“Like the Chinese, Mexicans, and southern Italians, Vietnamese are highly superstitious. They possess an unscientific mind set that allows them to believe just about anything…as long as there is enough poetry in it. To ward off an outbreak of thrush, a child’s first excrement-an odorless yellow slime resembling egg yolk-is smeared into his mouth right after birth. At one month, a boy’s scrotum is caressed upward with a warm hand, to prevent it from sagging. To tighten his nut sack, three pouches of uncooked rice are hung over a door, to be squeezed by those entering the room. For a girl, a heated betel leaf is rubbed on the vagina, to prevent it from flaring. A child with a drowned relative has to wear a brass anklet to ensure being “dragged” to a similar death later in life. Children under ten are discouraged from looking into mirrors, lest their souls, embodied within the reflected image, should play tricks with them.
    Innumerable superstitions guide you from the cradle to the grave.” (65)

    “To travel from Saigon to Hanoi is to go back in time. The navel of Vietnamese civilization, a place of ancestors, Hanoi is haunted by a thousand heroes, tyrants, and poets. It first became the capital in 1010. By contrast, Saigon is only three hundred years old. The main stage for much of Vietnamese history, Hanoi is also its dustbin. So much has happened there only to be ignored, distorted, or forgotten. Entire centuries reduced to hearsay and ashes. Perhaps one should call Hanoi a dumpster.” (116)

  3. waiting for superman:

    “During recess, all the teachers sold snacks to make money. The literature teacher offered sugarcane cubes and pineapple chunks in plastic bags. The history teacher pushed pudding. In the evening, he diversified by peddling balloons of cartoon figures, Barney and Mickey Mouse, etc., up and down the street. As an entrepreneur, he was superfriendly toward everyone, even Cun. However phony, the common courtesy encouraged and enforced by capitalism did make life more tolerable. Like all parents, Kim Lan gave Cun money to give to his teachers to bump his grades up. Cun hated them so much, however, he always kept these bribes for himself. In the spring of 1987 he quit school over Kim Lan’s weak objection. He decided he was going to spend the rest of his life sitting in his mother’s cafe. From now on he would live life as painlessly as possible. To pass the time, he sipped iced coffee and chewed on one toothpick after another.” (101)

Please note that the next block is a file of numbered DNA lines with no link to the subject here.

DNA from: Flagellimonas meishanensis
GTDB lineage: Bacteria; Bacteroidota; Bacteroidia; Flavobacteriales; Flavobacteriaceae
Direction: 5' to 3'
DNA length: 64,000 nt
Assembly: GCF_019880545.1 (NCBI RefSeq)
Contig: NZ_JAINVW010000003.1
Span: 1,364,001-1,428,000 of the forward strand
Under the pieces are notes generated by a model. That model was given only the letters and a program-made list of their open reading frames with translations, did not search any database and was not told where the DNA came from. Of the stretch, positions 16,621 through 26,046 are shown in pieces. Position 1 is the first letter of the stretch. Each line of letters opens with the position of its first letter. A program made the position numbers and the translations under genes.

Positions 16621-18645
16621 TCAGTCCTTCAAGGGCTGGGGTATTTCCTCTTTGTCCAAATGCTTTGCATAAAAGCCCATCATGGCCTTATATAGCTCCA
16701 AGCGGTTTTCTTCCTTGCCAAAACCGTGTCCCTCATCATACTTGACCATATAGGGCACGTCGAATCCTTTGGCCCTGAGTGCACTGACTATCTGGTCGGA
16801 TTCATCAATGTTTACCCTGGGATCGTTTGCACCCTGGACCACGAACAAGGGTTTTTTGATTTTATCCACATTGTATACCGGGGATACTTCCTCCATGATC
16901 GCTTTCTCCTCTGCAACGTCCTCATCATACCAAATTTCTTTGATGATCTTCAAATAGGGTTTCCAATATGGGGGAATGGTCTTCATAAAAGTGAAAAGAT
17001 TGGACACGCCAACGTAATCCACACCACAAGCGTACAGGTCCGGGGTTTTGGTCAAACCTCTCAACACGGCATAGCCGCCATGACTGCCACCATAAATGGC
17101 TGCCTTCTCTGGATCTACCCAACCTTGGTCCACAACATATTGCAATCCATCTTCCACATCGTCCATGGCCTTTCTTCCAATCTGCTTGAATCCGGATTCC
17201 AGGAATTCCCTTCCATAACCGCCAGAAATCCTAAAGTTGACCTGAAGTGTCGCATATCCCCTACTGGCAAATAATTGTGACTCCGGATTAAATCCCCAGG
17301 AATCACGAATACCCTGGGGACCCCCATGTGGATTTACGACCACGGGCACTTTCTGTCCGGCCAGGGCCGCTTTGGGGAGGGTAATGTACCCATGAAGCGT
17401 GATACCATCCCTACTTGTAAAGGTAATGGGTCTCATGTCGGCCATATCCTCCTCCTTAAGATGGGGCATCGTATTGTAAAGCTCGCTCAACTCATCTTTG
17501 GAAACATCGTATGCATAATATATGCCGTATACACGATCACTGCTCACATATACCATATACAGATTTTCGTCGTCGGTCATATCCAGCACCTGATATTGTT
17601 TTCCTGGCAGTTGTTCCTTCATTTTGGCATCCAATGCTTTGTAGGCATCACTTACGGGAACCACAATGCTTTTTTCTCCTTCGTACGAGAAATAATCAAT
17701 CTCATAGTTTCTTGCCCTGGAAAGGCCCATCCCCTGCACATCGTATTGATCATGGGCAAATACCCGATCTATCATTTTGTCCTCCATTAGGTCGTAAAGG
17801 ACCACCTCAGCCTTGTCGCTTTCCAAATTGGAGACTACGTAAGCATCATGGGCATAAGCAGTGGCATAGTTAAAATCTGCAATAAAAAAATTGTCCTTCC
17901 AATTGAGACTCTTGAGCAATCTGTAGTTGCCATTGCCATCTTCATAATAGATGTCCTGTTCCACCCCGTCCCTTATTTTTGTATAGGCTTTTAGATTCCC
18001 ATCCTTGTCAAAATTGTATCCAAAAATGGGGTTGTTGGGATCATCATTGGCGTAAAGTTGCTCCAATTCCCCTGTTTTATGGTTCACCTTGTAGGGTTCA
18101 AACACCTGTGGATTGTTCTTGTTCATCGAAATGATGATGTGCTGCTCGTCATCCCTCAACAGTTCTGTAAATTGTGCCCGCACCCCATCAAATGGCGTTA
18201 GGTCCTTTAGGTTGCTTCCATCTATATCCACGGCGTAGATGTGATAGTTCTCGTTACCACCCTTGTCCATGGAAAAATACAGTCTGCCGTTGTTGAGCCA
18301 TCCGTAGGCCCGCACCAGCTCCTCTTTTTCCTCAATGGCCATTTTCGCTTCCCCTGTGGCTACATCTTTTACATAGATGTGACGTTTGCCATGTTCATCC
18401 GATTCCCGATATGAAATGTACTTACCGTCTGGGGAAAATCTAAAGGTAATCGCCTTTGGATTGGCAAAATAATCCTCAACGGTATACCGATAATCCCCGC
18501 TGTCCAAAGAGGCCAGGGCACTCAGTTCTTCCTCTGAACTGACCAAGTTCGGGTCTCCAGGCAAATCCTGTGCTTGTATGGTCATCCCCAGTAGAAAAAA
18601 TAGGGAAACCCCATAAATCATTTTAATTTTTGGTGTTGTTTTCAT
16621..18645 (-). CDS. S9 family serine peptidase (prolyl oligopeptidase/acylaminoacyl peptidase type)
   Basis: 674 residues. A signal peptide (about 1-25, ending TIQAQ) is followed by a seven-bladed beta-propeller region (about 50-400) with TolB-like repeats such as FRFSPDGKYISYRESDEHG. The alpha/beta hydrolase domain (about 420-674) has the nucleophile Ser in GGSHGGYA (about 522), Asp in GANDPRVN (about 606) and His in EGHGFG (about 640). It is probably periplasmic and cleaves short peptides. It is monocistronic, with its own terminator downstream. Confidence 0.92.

“They would never master English, no matter how hard they tried. Agents of bad English, they’d only be parodying and perverting it. They were like a virus running rampant inside the decadent English body. There was no vaccine and it was too late for a quarantine. As soon as they opened their mouths, these annihilators of English infected native speakers with their horrific pronunciations, spellings and grammar. With amusement, Sky often found himself babbling like a retard, just to be understood by his so-called students. Drugged by Hollywood films and armed with electronic dictionaries, these students were no more than assassins of English. As for that rarest of foreigners, countable on one hand, more likely one finger, who was capable of beavering forward in a passable English, all they were doing was injecting weird, foreign ideas into the Anglo mind, making it less Anglo. In sum, the corrosive influence of billions of bad English speakers will make the language unrecognizable and irrelevant.
    Take Latin: Even after being dead for fifteen hundred years, Latin-based words continued to be sloshed and gargled by billions of unclean mouths around the world.” (180-1)